Design Studies Seminar
As an introduction to the field, this course will present the many complex roles of design–as process, product, function, symbol and use. This seminar will approach critical views of design studies from an interdisciplinary perspective. Faculty colleagues representing diverse campus expertise and beyond will contribute from their respective knowledge bases. The course will require readings, discussion, critical thinking, and writings as we examine the impact of history, theory and critical analysis as related to the interpretation and understanding of design. Lecture 3 (Spring).
Choose one of the following:
   Project Design and Implementation
This course provides students with the necessary skills to further develop a research plan into a specific design inquiry with an application component. Emphasis is placed on identifying connections and integrating content between this course and the culminating first-year experience in the MFA Visual Communication Design program. Students will chose a topic, write a design proposal, and design and implement a project from inception to conclusion. This involves research, development, evaluation, refinement, completion of a finished creative project, and documentation of the process. The project can be produced independently or collaborative with advice from the instructor. (This course is restricted to students in the VISCOM-MFA, GRDE-MFA and CMGD-MFA programs.) Lab 3, Lecture 2 (Spring).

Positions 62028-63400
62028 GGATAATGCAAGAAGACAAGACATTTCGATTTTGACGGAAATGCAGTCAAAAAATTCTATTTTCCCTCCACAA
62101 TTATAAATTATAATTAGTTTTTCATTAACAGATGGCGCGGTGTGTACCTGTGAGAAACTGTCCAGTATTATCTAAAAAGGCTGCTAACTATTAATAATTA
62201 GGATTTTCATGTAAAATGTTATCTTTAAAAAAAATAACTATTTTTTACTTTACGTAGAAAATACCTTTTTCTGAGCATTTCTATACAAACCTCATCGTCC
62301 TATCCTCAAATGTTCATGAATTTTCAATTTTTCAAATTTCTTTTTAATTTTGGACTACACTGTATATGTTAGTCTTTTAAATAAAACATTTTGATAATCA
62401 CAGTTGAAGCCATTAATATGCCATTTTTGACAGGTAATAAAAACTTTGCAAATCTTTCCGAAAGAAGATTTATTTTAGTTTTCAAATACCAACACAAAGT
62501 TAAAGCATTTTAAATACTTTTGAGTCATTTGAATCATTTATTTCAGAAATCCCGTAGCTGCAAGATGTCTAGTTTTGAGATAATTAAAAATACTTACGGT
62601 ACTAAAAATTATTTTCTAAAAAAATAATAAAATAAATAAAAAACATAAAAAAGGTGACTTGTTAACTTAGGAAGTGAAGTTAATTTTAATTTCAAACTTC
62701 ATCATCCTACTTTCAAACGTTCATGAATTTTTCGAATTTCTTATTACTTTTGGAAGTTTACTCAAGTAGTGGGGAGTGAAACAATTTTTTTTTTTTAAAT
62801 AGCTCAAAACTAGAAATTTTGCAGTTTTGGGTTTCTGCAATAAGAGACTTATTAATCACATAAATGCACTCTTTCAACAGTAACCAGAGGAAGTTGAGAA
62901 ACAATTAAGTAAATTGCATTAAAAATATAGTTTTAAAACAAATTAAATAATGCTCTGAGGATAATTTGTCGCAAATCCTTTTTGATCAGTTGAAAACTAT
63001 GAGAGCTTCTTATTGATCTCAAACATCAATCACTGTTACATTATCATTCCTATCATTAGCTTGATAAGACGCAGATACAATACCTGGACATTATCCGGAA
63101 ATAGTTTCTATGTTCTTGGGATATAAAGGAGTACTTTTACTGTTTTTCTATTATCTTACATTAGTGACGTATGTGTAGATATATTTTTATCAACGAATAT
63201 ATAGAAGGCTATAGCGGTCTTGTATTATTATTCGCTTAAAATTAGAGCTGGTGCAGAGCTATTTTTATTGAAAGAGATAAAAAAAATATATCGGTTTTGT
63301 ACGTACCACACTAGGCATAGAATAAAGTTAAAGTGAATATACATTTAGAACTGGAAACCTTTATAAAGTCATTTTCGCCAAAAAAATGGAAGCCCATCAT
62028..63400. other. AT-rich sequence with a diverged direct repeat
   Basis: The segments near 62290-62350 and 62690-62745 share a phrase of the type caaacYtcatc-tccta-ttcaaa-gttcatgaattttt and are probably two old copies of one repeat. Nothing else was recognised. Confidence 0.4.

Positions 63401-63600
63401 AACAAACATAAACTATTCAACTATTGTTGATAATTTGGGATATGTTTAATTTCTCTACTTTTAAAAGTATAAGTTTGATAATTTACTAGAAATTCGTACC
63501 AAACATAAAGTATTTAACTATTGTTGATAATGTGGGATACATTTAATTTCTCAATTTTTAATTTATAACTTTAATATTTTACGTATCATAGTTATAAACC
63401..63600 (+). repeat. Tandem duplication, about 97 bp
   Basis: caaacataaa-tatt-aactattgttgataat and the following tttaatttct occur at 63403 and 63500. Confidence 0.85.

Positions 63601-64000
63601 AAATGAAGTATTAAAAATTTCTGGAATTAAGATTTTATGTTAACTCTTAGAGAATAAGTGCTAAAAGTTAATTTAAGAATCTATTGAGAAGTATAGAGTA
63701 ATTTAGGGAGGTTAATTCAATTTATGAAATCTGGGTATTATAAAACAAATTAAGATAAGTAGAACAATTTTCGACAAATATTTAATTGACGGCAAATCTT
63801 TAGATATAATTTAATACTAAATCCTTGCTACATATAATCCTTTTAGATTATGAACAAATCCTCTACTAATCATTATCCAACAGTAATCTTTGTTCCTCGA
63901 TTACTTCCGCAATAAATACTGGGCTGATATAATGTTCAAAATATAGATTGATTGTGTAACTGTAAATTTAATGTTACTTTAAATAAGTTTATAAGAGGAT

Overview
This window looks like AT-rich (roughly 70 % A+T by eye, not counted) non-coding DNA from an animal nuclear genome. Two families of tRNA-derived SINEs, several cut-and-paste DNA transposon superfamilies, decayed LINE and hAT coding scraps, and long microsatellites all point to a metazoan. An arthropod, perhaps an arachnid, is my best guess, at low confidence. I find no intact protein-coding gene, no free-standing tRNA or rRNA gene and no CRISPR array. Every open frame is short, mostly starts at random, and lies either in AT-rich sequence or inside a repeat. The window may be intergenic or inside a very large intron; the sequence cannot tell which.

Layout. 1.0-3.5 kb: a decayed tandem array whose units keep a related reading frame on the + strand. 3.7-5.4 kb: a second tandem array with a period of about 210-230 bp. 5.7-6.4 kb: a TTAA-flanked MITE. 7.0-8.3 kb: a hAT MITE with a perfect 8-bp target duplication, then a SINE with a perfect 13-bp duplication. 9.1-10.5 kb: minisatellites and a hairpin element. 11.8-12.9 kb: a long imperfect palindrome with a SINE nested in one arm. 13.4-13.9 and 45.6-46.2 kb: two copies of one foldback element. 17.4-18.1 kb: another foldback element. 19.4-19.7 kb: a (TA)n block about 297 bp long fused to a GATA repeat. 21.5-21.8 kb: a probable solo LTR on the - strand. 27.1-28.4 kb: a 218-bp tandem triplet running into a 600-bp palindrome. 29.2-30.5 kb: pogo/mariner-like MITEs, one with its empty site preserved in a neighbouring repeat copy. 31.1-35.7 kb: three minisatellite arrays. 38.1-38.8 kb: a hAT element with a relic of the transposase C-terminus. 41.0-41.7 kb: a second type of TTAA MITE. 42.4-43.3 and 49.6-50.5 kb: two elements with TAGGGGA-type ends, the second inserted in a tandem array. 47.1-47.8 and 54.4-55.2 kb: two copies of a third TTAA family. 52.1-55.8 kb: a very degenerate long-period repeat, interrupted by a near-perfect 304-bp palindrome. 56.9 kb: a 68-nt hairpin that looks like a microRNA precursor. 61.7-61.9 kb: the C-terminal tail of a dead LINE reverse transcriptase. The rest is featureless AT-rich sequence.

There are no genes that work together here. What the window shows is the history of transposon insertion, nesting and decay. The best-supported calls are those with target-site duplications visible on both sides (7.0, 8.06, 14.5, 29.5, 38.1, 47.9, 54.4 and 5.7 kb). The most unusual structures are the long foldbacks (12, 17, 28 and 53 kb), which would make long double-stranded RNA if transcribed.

Design Praxis I
Professional Electives
Open Elective
Second Year
Professional Practices
This course will help students prepare for a professional career in design. Equally as important as design theory, the content focuses on the practical knowledge of production and design skills, and exposure to basic business practices. An overview of business and economics related to the design world, goal setting and productivity skills, professional ethics, marketing, the interviewing process, and strategic analysis is addressed. Projects provide an in-depth look at creating an effective digital portfolio and curriculum vitae based upon personal strengths and interests, with professional standards, and career expectations in mind. (Prerequisites: VCDE-701 or equivalent course.) Lecture 3 (Spring).
Thesis Research and Planning
Research is the backbone for any project. This course will focus on the design research and planning stages of a thesis project. Students will define a design problem that provides a significant addition to the design field while addressing needs in the local, regional and/or global community. Course content addresses establishing content, planning, scheduling, and research seeking innovative solutions through the process of concept development, ideation, and in-process evaluation. (Prerequisites: VCDE-718 or VCDE-722 or equivalent course.) Thesis 3 (Fall).
Thesis: Implementation and Evaluation
This course will focus on the physical thesis project. Students will continue with concept development concluding with the implementation and retrospective evaluation of their chosen design problem. Solution is presented in a public exhibition, complemented by a written articulation of how the theories and methods employed in the project impact the current and future state of design in society. (Prerequisites: VCDE-790 or equivalent course.) Thesis 9 (Spring).
Professional Electives
Open Electives
Total Semester Credit Hours